This "Tucson corridor" is the target of Phase II of the U.S. Strategic Plan for the U.S.-Mexico border, which started in 1994. This plan is the U.S. government's answer to the thousands of displaced Mexican peasants and other unemployed coming to the U.S. looking for work, especially in the wake of NAFTA (the North American Free Trade Agreement). The plan was put together by the Border Patrol with help from the Center for Low Intensity Conflict of the Department of Defense--the people who specialize in the kind of war on the people carried out in places like El Salvador.
Operation Gatekeeper began in the San Diego-Tijuana area on October 1, 1994. It is a murderous system of steel fences, stadium-style lights, and "automated surveillance technology." The National Guard and semi-secret U.S. military units were deployed on U.S. territory. At the same time, a massive build-up of Border Patrol agents began. With Operation Gatekeeper, incidents of La Migra brutality increased, including the killing of several unarmed immigrants.
The government's fortifications on the border have made it nearly impossible for undocumented immigrants to cross in the major cities of Tijuana and El Paso. And it is difficult and dangerous to try to cross near these cities. Hundreds of immigrants have died in the rough, dry mountains east of Tijuana alone, where few now attempt to cross.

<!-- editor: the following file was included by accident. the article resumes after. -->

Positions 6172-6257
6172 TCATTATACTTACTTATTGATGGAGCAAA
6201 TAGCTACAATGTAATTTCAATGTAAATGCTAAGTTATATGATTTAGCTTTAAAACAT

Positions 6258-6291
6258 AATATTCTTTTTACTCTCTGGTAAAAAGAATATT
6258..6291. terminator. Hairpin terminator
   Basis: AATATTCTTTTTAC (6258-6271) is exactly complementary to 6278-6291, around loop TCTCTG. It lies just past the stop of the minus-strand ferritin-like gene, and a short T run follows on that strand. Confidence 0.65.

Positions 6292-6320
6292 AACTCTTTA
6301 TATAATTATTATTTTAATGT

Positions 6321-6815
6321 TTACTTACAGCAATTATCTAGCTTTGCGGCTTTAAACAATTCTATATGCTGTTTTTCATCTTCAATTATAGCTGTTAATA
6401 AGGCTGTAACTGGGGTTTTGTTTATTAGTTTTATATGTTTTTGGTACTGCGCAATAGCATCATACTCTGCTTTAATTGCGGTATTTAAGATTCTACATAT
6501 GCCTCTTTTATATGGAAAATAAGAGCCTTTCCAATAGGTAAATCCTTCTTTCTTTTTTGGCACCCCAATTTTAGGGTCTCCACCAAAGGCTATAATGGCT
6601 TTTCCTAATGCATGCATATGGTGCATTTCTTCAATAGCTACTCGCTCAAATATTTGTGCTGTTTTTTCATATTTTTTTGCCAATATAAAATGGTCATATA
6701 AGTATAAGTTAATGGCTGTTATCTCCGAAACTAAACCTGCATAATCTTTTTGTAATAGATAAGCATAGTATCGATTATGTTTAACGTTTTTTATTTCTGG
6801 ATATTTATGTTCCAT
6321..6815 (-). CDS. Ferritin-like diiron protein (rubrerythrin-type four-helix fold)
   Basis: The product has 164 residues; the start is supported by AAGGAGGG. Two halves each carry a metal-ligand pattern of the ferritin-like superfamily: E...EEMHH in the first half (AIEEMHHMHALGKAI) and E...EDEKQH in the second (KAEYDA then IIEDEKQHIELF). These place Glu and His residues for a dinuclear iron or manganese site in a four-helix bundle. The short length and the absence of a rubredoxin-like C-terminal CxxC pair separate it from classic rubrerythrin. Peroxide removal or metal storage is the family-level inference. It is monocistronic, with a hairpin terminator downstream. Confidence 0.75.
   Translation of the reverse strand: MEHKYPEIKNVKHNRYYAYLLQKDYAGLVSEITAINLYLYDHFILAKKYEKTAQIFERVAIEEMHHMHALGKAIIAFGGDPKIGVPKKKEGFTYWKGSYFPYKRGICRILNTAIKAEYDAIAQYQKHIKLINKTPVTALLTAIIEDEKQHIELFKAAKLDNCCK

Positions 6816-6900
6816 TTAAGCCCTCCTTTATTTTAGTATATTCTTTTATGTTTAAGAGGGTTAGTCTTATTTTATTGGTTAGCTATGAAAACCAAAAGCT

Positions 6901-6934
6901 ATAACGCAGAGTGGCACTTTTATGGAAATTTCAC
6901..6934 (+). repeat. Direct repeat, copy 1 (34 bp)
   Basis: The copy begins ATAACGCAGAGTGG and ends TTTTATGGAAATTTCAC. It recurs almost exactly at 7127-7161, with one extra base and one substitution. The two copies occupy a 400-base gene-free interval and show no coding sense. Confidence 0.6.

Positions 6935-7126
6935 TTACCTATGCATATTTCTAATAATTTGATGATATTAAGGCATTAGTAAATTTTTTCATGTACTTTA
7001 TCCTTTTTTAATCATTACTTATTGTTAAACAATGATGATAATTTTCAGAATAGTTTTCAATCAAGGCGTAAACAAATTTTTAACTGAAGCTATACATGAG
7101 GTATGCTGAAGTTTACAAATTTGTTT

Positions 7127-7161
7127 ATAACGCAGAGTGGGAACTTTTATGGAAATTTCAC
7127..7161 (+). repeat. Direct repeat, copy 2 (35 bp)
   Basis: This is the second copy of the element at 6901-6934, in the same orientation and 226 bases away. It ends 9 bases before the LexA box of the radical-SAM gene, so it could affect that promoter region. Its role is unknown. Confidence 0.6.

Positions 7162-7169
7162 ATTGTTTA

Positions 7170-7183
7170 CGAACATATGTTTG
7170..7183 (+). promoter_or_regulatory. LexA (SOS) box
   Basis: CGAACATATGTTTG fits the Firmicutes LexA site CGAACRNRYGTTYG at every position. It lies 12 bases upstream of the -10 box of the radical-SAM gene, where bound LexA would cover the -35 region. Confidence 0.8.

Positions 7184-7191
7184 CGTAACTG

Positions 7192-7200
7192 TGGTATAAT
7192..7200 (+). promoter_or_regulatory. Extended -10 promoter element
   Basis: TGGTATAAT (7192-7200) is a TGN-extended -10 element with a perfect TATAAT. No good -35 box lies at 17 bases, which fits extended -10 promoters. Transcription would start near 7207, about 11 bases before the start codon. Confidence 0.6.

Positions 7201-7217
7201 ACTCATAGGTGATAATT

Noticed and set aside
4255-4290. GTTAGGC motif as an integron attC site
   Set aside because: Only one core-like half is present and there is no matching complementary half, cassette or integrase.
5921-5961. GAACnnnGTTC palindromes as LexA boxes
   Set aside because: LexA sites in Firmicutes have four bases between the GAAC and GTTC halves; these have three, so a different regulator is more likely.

Interstate 8 going east from San Diego runs down the center of a militarized buffer zone extending hundreds of miles north from the U.S.-Mexico border. On every northbound road, there are checkpoints with Migra buses waiting alongside. It's like a second border. You can drive right through if you don't "fit the description," but campers and vans driven by Latinos get stopped. Planes and helicopters fly overhead, white-and-green Migra SUVs race along side roads. At night, along the border near Yuma, Arizona, the stadium lights on the border are visible from miles away. Dozens have drowned in the All-American Canal, which is parallel to the border. Hundreds have perished in the desert once named the "Valley of Death"--the hottest and driest part of the United States.